Gambril, Merrell answer questions in forum

Published 1:41 am Wednesday, May 26, 2010

District Attorney Greg Gambril says a man sometimes must toot his own horn or it might be used as a spittoon.

His opponent, former assistant district attorney, Walt Merrell, says he’s not comfortable talking about himself, so he encourages voters to “ask someone who knows me” and “I’ll stand by what they say.”

Both men participated in the Civitan political forum Tuesday night co-sponsored by WAAO and The Star-News. Their names won’t appear on the ballot until November.

Each was asked to share his guiding principles in determining whether a case would go to trial or be negotiated. Answers to all questions were limited to 90 seconds.

“There’s no way to answer that in 90 seconds,” Gambril said. “My ultimate guiding principle is my faith.”

He added that he also draws on his experience of how previous cases have been handled, considers the strength of evidence and court history.

“There are scores of things on every case,” he said.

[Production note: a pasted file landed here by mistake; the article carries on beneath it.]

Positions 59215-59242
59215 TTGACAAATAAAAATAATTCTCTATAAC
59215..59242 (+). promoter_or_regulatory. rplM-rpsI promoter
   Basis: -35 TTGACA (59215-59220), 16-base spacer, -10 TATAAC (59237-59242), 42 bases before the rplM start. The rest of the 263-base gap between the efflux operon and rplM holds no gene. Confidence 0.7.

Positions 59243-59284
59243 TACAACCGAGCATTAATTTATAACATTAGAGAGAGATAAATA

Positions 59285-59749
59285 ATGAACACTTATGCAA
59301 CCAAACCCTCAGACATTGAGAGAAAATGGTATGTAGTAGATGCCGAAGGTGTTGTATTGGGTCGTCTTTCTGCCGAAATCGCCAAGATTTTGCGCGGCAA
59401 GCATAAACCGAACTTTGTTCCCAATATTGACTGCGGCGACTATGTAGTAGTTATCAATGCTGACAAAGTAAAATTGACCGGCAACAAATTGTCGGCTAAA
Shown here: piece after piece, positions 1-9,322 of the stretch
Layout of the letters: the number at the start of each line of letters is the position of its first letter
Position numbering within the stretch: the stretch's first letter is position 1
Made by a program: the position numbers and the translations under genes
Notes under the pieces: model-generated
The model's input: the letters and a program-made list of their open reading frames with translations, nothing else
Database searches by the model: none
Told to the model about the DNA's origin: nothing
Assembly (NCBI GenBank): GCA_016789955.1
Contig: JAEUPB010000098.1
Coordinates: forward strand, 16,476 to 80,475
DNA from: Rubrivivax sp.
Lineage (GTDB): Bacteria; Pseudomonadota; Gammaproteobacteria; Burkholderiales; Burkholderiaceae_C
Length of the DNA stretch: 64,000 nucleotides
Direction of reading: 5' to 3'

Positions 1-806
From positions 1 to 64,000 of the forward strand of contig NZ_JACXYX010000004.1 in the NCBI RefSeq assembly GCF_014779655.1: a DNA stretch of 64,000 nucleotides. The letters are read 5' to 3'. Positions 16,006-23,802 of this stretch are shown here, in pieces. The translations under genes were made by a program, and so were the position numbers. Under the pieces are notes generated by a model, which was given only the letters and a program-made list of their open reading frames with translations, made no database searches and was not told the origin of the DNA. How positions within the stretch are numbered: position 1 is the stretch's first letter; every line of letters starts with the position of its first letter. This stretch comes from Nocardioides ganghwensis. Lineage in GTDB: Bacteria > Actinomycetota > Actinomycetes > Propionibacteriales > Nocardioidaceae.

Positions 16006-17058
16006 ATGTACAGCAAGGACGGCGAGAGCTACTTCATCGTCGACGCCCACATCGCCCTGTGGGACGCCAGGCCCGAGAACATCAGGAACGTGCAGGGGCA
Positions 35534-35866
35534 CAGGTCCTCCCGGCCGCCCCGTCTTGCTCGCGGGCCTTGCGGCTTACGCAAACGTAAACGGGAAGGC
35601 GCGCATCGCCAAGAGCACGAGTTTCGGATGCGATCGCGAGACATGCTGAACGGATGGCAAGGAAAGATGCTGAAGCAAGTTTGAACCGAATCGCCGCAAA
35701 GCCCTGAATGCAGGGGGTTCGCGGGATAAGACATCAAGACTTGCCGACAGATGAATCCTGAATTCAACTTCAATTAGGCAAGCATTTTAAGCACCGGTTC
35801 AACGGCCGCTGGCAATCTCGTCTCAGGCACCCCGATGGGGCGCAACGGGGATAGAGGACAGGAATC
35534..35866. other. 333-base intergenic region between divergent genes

Merrell said the question could be answered in one second.

“Justice,” he said. He said no agreement offer should be extended unless it serves justice.

Merrell said the district attorney’s office has tried only one felony in a jury trial in the last eight  months.

“We have felony court 10 months out of the  year,” he said. Unless a prosecutor has evidence of how tough juries can be, he has little to bargain with, he said.

Asked about their visions for the office, Gambril said he would continue in the same manner.

“One of the things I’m proud of is that  we’ve become very proactive,” he said, citing the Zero Meth campaign and work with the drug task force in the schools to prevent drug abuse and crimes.

Merrell said his vision is for a “safer, cleaner world.”

He said there is a rampant drug problem in the county that he’s spent the last six years addressing as a founding member of Crossover Ministries.  “This is not my vision for DA, for our homes, families and communities.”

Asked about enforcing state gambling laws, Gambril said he is against electronic bingo, adding that only paper bingo is legal in Covington County.

He said if electronic bingo devices were installed in the county, he would “prosecute zealously.

Merrell was asked what, if anything, he would do differently if he were district attorney.

He said the number of people on probation in Covington County has increased almost two-fold in the last six years.

“But the rate of arrests is the same,” he said. “I would correct that problem. I would go in the courtroom, try cases, and put plea agreements back on the side of justice.”

In his closing remarks, Gambril countered that he has led the state in the number of jury trials per capita and that the percentage of persons on parole here is similar to other areas of the state.

Gambril is a Democrat, Merrell a Republican.